How to look for records of... Civil or crown servants
How can I view the records covered in this guide?
This is a brief guide to researching records of civil or crown servants.
Many of these records do not survive, except for those of people who served in a very senior position, and those that do survive can be difficult to find. You may find printed sources useful in locating information but please note that the details provided are brief and will not contain personal information.
It is difficult to research the career of any civil servant or employee of the British Crown because, as a general rule, personnel records of administrators (whether they were based in the United Kingdom or abroad) are not kept for permanent preservation in the archives.they were based in the United Kingdom or abroad) are not kept for permanent preservation in the archives.
You will need to know details of what work the civil or crown servant did, when, and in which organisation to find out more about their employment history.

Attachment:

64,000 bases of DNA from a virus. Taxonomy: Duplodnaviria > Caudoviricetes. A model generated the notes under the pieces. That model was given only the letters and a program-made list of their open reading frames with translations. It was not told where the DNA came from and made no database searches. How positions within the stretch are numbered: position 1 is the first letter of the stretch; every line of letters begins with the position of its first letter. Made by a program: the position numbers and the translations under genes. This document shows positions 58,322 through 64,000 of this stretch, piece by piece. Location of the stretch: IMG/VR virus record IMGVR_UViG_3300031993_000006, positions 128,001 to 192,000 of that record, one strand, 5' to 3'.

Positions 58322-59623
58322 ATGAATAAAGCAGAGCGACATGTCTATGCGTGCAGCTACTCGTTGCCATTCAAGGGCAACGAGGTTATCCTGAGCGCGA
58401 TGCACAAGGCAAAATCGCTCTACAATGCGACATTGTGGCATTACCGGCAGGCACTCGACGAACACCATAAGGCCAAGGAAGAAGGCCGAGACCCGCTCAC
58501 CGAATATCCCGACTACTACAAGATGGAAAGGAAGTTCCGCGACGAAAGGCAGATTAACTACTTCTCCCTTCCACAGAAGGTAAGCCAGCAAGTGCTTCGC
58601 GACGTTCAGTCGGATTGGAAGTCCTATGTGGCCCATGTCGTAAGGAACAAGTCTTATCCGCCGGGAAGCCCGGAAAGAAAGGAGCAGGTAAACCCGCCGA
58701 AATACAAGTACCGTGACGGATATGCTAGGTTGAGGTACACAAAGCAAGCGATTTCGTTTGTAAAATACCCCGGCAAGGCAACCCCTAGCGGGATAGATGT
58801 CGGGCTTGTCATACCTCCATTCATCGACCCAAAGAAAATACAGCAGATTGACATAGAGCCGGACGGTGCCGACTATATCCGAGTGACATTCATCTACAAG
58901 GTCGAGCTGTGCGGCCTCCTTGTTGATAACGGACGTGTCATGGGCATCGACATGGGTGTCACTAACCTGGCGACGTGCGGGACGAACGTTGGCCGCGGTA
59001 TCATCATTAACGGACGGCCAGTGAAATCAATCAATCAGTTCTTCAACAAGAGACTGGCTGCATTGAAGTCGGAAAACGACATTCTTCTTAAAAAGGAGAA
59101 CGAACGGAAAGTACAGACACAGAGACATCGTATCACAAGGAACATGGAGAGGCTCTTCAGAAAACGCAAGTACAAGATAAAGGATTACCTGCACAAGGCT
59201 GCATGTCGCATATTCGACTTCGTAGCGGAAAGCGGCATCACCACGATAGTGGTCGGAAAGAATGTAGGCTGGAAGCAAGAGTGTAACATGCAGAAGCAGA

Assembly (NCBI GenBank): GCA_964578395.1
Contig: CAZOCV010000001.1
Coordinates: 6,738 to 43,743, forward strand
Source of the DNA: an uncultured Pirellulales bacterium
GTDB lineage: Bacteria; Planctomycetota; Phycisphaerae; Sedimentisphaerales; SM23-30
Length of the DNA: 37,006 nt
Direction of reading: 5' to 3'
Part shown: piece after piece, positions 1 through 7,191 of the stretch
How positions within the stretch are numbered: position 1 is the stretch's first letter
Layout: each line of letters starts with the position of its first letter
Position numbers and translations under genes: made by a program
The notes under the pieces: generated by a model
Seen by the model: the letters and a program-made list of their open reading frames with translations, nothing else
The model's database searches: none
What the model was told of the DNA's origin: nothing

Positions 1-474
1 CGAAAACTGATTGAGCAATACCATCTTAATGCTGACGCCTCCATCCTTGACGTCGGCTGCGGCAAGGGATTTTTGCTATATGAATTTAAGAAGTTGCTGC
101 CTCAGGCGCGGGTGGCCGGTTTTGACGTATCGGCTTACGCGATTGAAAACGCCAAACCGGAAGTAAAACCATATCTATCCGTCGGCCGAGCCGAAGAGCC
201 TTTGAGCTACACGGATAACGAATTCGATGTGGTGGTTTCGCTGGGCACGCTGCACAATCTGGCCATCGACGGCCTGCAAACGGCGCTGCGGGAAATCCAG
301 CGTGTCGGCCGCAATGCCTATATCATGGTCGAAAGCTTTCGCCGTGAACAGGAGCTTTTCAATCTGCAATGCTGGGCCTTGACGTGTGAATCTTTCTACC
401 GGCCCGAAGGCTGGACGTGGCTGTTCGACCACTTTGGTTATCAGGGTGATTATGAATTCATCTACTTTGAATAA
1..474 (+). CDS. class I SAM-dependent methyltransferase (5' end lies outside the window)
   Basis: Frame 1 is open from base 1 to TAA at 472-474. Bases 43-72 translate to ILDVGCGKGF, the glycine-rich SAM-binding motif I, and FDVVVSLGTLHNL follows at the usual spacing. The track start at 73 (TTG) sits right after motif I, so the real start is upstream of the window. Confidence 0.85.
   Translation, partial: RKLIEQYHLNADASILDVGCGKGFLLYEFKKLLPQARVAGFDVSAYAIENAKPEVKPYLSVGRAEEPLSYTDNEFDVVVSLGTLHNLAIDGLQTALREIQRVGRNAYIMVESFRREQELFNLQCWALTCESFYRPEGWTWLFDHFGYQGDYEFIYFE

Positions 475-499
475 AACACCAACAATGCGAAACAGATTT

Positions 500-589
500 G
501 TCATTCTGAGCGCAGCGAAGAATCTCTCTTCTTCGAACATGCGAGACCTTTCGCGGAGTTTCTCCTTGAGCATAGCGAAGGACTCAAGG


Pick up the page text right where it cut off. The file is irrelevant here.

What do I need to know before I start?
What records can I see online?
What records can I find at The National Archives at Kew?
What records can I find in other archives and organisations?
What other resources will help me find information?
Did you know?
The Civil Service Commission administered civil service examinations from 1855 onwards.
Some records of civil servants are not yet open to public inspection. Check the access conditions to records in our catalogue. In certain cases only a selection of records of civil servants who were famous, infamous or high-ranking officials are preserved in The National Archives.
Civil servants’ personnel records are generally kept by the creating government department at least until the person reached 72 years of age.
The Ministry of Defence kept civilian service records until the person reached 100 years of age. Contact the Ministry of Defence for more details on how to access these records. Personal information will only be released where proof of death can be provided.
The two departments responsible for staff in the royal household can be broadly divided between above stairs (Lord Chamberlain’s) and below stairs (Lord Steward’s).
In 1854 the office of Lord Steward was abolished and its functions were taken over by the Master of the Royal Household, whose records are not open to the public.